Indian law vs personal law: A Muslim child marriage focuses debate

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An Indian Muslim bride waits for the start of a mass wedding ceremony in Ahmedabad on October 24, 2010. Some 65 Muslim couples participated in a mass wedding ceremony organised by The Fazale Rabbi Samuh Lagna Committee. AFP PHOTO/Sam PANTHAKY

The recent incident in Tamil Nadu, where a district tax collector prevented the marriage of a minor Muslim girl who gave rise to communal protests, highlights once again the conflict between Indian law and personal laws.

According to reports, the collector prevented the marriage of a 17-year-old girl in the Perambalur district, in the center of Tamil Nadu, with a 36-year-old man, since she was not old enough to marry. The boyfriend was sent to court custody while the girl was sent to a pre-trial detention home.

An incident in Tamil Nadu, where a district collector prevented the marriage of a Muslim minor, has sparked protests.

The leaders of the local community rose up in arms saying that the action was a violation of their personal laws. Apparently, the turmoil is brewing with the support of the Indian Union Muslim League (IUML).

The Collector took action under the Child Marriage Banning Act of 2006 (PCMA) which prohibits the marriage of a girl under the age of 18 or a child under 21 years of age. However, the Law establishes certain flexibilities that can neutralize an important part of the effectiveness of the law.

Although the protesters are arguing on the basis of their personal law, or more precisely the Sharia, it is not necessary that they have taken a common angle. In legal terms, marriage is not null unless the girl has a complaint.

According to Section 3 of the Child Marriage Act, marriage is “voidable at the option of the contracting party that was a child at the time of marriage”, which means that in this case, only the girl has the right to request an annulment of marriage.

In fact, the same section also prescribes that the applicant must be the same person who was a child at the time of the marriage.

Under section 13, courts also have the power to issue a court order prohibiting child marriages. Subsection States (1):

Notwithstanding any provision to the contrary of this Act, if the Metropolitan Magistrate, at the request of the Child Marriage Prohibition Officer or upon receiving information, is satisfied that a child marriage has been concluded or will be solemnized in contravention of this Act, The magistrate will issue a court order against any person, including a member of an organization or an association of persons who prohibit such marriage.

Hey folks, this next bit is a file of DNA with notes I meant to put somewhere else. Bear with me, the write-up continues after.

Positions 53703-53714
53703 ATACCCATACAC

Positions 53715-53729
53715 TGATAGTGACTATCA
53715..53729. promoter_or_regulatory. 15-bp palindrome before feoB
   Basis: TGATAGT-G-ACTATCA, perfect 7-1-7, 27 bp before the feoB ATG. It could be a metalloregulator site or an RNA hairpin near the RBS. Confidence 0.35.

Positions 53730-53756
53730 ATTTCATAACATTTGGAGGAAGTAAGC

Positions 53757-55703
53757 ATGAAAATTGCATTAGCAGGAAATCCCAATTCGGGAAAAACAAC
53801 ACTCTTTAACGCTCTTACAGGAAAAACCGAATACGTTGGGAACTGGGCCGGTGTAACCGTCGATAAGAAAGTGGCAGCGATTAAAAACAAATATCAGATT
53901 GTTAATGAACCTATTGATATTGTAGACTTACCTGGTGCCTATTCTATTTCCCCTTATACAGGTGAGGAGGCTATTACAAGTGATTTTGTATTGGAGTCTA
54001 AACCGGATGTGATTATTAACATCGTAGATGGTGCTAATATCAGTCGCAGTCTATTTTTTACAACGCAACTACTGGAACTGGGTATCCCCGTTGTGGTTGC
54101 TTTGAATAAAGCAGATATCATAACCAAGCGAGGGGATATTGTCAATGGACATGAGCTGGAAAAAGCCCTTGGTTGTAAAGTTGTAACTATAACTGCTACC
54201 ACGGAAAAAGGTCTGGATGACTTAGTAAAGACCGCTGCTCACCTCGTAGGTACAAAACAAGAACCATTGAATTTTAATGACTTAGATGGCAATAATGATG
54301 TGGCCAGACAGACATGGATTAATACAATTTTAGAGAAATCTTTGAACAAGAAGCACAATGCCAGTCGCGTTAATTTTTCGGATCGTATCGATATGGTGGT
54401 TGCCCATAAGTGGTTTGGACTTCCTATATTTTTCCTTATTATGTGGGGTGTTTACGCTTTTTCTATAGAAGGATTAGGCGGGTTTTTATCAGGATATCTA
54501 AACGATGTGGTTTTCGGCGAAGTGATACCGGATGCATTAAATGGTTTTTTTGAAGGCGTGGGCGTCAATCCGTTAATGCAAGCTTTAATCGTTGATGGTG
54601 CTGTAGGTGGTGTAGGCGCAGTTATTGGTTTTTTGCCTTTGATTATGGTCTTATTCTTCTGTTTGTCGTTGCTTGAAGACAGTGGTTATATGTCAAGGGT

The subsection also establishes:

(2) Any person who has a personal knowledge or reason to believe and a nongovernmental organization that has reasonable information, related to the probability of holding solemnity of a child marriage, may file a complaint under subsection (1). child marriages

In this case, it is not clear whether the collector made the decision for himself or for a complaint from the girl. If the girl has filed a petition, both the boyfriend and the parents can be punished with a prison sentence of up to two years and a fine of up to Rs. Lakh Even those who conspired or participated in the process are punishable.

The collector remains firm on the subject. In view of the practice of child marriage in the region, it has so far frustrated more than 100 such incidents and has also advised schools to maintain an account with girls who leave or seek transfer certificates.

Interestingly, as the provisions of the Child Marriage Act show, the argument of Islamic activists to communalize the issue is misplaced. It is not necessary to argue the case as a violation of Muslim personal law because the same is also applicable to Hindu marriages. It is a problem of the age of the girl or the boy.

“There is no need for any communal color or to address a particular community here,” says Geeta Ramaseshan, senior lawyer at the Madras High Court. “Many Hindu marriages in India also involve minors,” she says.

Child marriage, or the marriage of girls under the age of 18, is rampant in India. Communities, regardless of their religions, even argue that if one strictly complies with the law, a large number of marriages in the country are apt to be annulled, which will have dramatic consequences in the lives of women, from the inheritance of property up to the maintenance of families and children.

Gaps in the law, the justification of traditional practices in the name of caste and religion, the inability of the victims to protest, as well as the lack of conscience keep this shameful practice going. Efforts by lone rangers like Dr. Darez Ahmed, the collector of Perambalur, are the exceptions that must be multiplied.